Module IES-1007:
Circuit Theory

Module Facts

Run by School of Computer Science and Electronic Engineering

10 Credits or 5 ECTS Credits

Semester 1

Organiser: Dr Daniel Roberts

Overall aims and purpose

To introduce the main techniques of circuit analysis and demonstrate that this is a key framework of electronic engineering

Course content

• Introduction (Passive and Active Circuits, Resistance & Conductance, Ohm's Law); Voltage and Current Sources (Ideal and Practical); Independent and Dependent Sources; Passive sign convention; Kirchhoff's Laws; Voltage and Current Dividers. Introduction to A.C. Circuits: Sinusoidal Waveforms; Concept of Phasors and Phase Angle. • Voltage and Current in A.C. Resistive Circuits, Power Waveform, RMS values; Voltage and Current in Inductive Circuits, Inductive Reactance; Introduction to j-Notation; Voltage and Current in Capacitive Circuits, Capacitive Reactance; Concepts of Impedance and Admittance; Analysis of Series and Parallel Resistive and Reactive Circuits. Power in A.C. Circuits. • Resonant frequency, Q-factor and bandwidth for series and parallel resonant circuits. • Use of Loop/Mesh Current Method, Node-Voltage Method and Superposition to analyse electric circuits. Use of Thévenin's and Norton's Theorems to obtain equivalent circuits

Learning outcomes mapped to assessment criteria







Understand and manipulate the mathematical models of the basic components found in AC and DC circuits.

Understand Kirchhoff's laws and the passive sign convention. Knows the relationship between the current and the voltage of ideal passive and active components. Has understanding of the physical laws and the extent of their applicability. Has understanding of phasors notation and its uses. Has excellent understanding of the scientific principles and the limitations of phasors.

Analyse simple AC circuits.

Knows the principles of AC analysis. Can use j-notation. Can calculate the amplitude and phase of the impedance and/or admittance. Can calculate the magnitude of the voltage and current anywhere in a simple circuit and can state the phase difference between the two quantities. Has excellent knowledge and understanding of j-notation and appreciates the limitations of a steady state analysis.

Recognise and analyze a resonant circuit.

Understands why resonance occurs and its practical uses. Can state the resonant frequency of simple resonant circuits. Can calculate all the salient features of simple resonant circuits. Understands why parallel and series resonant circuits have different characteristics. Able to determine all the salient features of non-trivial resonant circuits. Appreciates how the characteristics of real components influence performance.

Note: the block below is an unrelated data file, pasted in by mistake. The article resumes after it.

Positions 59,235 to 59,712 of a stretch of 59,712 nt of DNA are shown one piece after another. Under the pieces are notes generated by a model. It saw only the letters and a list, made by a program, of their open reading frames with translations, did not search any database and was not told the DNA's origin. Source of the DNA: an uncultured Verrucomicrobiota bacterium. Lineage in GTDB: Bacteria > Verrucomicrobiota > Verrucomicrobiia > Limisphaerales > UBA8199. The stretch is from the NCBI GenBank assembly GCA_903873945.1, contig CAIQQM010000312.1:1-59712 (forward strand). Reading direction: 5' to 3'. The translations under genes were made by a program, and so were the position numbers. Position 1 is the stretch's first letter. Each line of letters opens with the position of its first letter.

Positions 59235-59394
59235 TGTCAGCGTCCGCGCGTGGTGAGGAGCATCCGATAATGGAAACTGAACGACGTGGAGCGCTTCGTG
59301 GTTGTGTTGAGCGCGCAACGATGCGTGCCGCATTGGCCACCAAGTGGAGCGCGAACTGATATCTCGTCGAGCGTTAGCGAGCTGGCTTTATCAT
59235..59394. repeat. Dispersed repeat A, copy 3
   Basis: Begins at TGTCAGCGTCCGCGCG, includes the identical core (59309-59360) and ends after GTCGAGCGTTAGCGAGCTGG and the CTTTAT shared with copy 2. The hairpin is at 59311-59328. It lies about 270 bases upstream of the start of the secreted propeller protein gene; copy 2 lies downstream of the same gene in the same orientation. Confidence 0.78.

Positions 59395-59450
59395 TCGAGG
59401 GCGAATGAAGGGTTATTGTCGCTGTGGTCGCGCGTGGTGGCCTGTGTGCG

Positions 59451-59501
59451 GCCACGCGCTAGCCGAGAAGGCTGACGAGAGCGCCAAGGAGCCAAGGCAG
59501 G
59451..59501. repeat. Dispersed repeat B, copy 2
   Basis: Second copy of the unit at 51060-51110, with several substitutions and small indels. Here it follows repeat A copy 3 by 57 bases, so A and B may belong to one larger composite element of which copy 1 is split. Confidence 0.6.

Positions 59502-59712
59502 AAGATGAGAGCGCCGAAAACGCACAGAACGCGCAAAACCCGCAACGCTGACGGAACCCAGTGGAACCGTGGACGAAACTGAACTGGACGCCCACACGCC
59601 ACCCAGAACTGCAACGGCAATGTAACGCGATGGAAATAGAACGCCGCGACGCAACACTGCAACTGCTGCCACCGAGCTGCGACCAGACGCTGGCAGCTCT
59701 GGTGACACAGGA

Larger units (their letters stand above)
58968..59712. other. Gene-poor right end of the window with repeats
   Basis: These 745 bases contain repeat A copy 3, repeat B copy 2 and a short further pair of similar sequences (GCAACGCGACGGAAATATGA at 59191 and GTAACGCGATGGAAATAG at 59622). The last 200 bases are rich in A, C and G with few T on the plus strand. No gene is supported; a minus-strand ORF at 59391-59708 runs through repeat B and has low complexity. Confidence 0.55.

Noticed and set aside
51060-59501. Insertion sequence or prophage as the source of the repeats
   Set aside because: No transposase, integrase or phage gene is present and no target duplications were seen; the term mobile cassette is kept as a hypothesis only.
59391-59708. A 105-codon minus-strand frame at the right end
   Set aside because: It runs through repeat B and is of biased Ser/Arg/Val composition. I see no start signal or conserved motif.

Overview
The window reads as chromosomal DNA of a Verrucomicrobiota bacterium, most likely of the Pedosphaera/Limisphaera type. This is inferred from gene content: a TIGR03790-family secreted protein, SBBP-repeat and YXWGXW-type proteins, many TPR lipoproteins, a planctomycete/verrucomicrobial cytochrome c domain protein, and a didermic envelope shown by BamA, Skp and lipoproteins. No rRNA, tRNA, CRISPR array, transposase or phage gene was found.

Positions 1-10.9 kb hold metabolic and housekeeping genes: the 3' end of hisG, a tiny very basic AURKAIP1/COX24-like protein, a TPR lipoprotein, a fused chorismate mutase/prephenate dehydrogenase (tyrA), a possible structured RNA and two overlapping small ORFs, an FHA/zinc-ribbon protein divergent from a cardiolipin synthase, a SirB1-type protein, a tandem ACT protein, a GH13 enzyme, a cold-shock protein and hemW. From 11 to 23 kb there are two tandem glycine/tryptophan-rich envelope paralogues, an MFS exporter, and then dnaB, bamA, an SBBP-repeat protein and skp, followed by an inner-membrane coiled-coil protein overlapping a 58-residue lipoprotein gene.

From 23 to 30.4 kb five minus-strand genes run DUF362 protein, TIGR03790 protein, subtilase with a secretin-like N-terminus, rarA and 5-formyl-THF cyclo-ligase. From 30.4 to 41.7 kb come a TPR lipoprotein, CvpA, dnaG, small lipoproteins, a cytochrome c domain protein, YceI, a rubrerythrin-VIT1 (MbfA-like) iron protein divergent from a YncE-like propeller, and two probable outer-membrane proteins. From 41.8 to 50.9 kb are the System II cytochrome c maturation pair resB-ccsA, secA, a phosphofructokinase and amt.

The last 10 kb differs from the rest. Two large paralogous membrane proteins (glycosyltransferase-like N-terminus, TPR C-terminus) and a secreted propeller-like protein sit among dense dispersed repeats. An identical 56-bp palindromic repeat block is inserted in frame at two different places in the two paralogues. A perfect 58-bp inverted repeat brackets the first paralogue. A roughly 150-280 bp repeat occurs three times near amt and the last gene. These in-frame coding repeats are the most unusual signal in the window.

Apply various circuit analysis techniques to electric circuits.

Can state the Superposition principle and the Thévenin's and Norton's Theorems. Can apply the various techniques to simple problems. Can apply an appropriate technique to analyse familiar circuits with independent sources. Has excellent knowledge and understanding of all the circuit analyses techniques and can apply them to unfamiliar circuits.

Assessment Methods

Type Name Description Weight
Closed Book Examination 80
Mathematical exercised on Circuit analysis techniques 10
Mathematical exercises that test ability to solve standard AC problems 10

Teaching and Learning Strategy

Private study 70

1 hour tutorials (ran in weeks, 2,4,6,8,9,10)


2 x 1 hour Lectures over 12 weeks


Transferable skills

  • Numeracy - Proficiency in using numbers at appropriate levels of accuracy
  • Computer Literacy - Proficiency in using a varied range of computer software
  • Self-Management - Able to work unsupervised in an efficient, punctual and structured manner. To examine the outcomes of tasks and events, and judge levels of quality and importance
  • Exploring - Able to investigate, research and consider alternatives
  • Critical analysis & Problem Solving - Able to deconstruct and analyse problems or complex situations. To find solutions to problems through analyses and exploration of all possibilities using appropriate methods, rescources and creativity.

Subject specific skills

  • Identify emerging technologies and technology trends;
  • Apply underpinning concepts and ideas of engineering;
  • Apply knowledge and understanding of the specialist cognate area of electronic engineering in an international context;
  • Apply knowledge and understanding of the specialist cognate area of computer systems engineering in safety-critical areas;
  • Assess and choose optimal methods and approaches for the specification, design, implementation and evaluation of engineering solutions, especially ones that include embedded microprocessors
  • Solve problems logically and systematically;
  • Assess and choose optimal methods and approaches for the specification, design, implementation and evaluation of engineering solutions.


Reading list

Electrical Circuit Theory And Technology - John Bird;

Electronics Fundamentals: Circuits, Devices and Applications - Thomas L. Floyd;

Introduction to Electric Circuits (Essential Electronics) - Ray Powell;

Electric Circuits - James W. Nilsson & Susan Riedel;

Electronics: Circuits and Systems - Owen Bishop.

Courses including this module

Compulsory in courses: